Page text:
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I started developing C-41 film (Fuji Superia X-tra 400) as black and white negatives using caffenol. I am quite new to this and when i finish developing the images they all come out transparent and very hard to see, regardless of how I adjust my recipe. It can't be my camera, because even the edge markings are transparent. I've uploaded a sample image of one of the negatives. The edge markings are actually there but my camera dosen't do a very good job of picking them up.

Negative

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    it might be useful is you post link or directly quote your recipe for film development – aaaaa says reinstate Monica Mar 12 '17 at 21:52
  • 300ML tap water mixed with 5 teaspoons of Folger's Instant Coffee Crystals, 1/2 teaspoons Essence C Vitamin C Powder, 6 OZ of water mixed with 3 1/2 Arm and Hammer Super Washing Soda. Flood tank with water for stop bath, and Ilford Rapid Fixer. – ToastHouse Mar 12 '17 at 23:02
  • I have never heard of using caffenol for color c-41 film. I have used it effectively on different B-W films. Given the complex chemistry of color film i doubt it would work. Was there a source that said it would work with color fillm? – Alaska Man Mar 13 '17 at 5:37
  • munk.org/typecast/2014/01/06/caffenol-cc-41-test-1-success I've tested this myself, so I know it works, the negatives are just very thin and I'm trying to get the contrast right. – ToastHouse Mar 13 '17 at 7:00
  • @ToastHouse thanks for the resource. Thin yes, They look under developed. As well as adjusting the formula have you tried longer dev times, higher temps? Also are you fixing long enough, are they supposed to have the pink tinge? does one use B&W fixer for c-41? – Alaska Man Mar 13 '17 at 18:10
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Assuming all your chemicals are OK, let’s explore what could be the matter? The developing step (first chemical), must diffuse into the film’s emulsion layer; this takes a little time. After it gains entry, it begins to act by blackening the exposed silver salts; this takes more time. The key factors are: time in solution, and the temperature of the solution.

Because your previous attempts were less than a success, let’s run a test with the room lights on. Snip off two pieces of film, an inch length for both, from the film’s tongue will do for this trick. Prepare a tray of developer and a tray of fixer. You might need to repeat this test, so be prepared to sacrifice some film.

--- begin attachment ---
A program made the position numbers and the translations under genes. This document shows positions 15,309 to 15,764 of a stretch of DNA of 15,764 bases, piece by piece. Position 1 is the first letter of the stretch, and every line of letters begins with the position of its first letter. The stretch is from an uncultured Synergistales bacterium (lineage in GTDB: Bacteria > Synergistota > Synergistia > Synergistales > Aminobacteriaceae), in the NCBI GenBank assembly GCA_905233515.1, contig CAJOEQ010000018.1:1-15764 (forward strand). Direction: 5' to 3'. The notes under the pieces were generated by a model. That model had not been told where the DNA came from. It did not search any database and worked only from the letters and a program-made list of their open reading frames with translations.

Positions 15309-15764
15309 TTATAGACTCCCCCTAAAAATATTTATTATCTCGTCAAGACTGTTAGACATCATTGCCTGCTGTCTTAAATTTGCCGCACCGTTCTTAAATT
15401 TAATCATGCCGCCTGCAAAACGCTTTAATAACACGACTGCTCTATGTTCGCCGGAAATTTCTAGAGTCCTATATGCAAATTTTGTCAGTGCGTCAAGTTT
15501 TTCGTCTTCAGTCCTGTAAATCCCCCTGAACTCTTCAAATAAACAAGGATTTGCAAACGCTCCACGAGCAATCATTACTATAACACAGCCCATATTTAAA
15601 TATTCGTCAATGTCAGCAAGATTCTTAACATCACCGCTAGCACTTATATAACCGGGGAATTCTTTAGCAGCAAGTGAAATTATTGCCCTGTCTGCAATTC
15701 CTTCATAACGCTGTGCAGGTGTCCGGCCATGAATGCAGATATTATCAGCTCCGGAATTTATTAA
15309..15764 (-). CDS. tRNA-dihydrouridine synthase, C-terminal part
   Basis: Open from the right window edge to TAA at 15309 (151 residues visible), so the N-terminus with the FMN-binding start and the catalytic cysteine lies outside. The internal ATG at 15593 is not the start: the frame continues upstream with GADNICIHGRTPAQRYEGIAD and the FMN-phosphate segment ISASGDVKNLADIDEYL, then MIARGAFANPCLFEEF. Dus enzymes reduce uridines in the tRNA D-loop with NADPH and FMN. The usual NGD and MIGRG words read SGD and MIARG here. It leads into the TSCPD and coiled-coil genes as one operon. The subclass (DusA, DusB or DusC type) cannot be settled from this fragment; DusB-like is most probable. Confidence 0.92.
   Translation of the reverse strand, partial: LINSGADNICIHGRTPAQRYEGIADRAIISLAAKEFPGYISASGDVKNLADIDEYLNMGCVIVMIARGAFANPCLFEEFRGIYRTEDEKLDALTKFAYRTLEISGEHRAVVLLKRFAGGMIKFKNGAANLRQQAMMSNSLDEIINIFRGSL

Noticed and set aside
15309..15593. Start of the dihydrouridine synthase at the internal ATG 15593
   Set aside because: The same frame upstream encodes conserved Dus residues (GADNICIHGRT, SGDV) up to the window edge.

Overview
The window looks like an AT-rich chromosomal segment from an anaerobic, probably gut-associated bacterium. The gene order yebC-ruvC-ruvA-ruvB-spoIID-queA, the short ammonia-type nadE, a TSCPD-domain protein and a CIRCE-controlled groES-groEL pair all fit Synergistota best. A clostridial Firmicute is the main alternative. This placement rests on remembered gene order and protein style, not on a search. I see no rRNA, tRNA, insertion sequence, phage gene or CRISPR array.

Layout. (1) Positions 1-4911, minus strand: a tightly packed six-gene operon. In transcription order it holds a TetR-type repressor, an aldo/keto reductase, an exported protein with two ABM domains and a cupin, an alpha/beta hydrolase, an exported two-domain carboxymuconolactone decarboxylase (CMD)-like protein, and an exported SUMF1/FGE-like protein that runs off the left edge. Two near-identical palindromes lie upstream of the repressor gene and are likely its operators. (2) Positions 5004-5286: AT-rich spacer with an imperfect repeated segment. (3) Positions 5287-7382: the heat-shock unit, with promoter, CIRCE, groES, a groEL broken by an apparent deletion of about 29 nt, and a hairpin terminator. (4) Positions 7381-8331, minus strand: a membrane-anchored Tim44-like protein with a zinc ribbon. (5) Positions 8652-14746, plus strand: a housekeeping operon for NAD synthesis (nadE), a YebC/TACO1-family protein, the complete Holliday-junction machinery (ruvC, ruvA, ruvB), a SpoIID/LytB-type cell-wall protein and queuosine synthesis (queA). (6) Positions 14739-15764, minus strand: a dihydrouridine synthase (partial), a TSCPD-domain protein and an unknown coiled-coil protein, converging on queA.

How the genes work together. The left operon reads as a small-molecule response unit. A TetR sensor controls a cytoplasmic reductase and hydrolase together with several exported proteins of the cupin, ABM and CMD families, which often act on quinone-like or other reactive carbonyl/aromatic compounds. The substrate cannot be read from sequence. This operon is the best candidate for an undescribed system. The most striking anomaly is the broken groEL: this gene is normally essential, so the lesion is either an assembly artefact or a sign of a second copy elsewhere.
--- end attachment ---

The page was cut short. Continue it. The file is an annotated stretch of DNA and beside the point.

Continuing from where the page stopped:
Next run two tests in normal room light so you can watch what happens:

Dunk one snipping in the developer and swish it about. Watch as this snipping changes color from pale to dark. Time how long this takes. You have discovered how long to develop your film. If you don’t see the sniping darken, the developer is bad. If the time it takes to blacken is too long, repeat this test after elevating the temperature of the developer a few degrees. You might need to run this test a few more times.

Next, plop the second undeveloped snipping in the fix bath and swish it about. This snipping has never been in any fluid. As you watch in normal room light, it changes from opaque, to milky, and then to clear film. Time this reaction. Double this time, you have discovered the actual fix time you will use.

  • When developing, from pale to dark, do you mean that both sides of the film turn the same color, because that is what I get. And for fixing, must the result be completely clear, or transparent like the film in my question. The fixer is able to completely make the film transparent in 13 seconds. – ToastHouse Mar 13 '17 at 2:36
  • Only one side blackens however it will be difficult for you to differentiate which is which. It makes no difference, if the developer is working blackening occurs. Additionally color negative film has an integrated orange mask. This mask bolsters the dyes of the color image. The wet film appears opalescent until it dries. – Alan Marcus Mar 13 '17 at 3:23
  • The film came out properly when I doubled the amount of developer I used. – ToastHouse Mar 27 '17 at 20:50
  • @ ToastHouse - You are using a daylight developing tank with reel. The fluid volume used must be sufficient to cover the film in the tank. You should check out the volume needed under room light. I am happy the matter is resolved. – Alan Marcus Mar 27 '17 at 22:29

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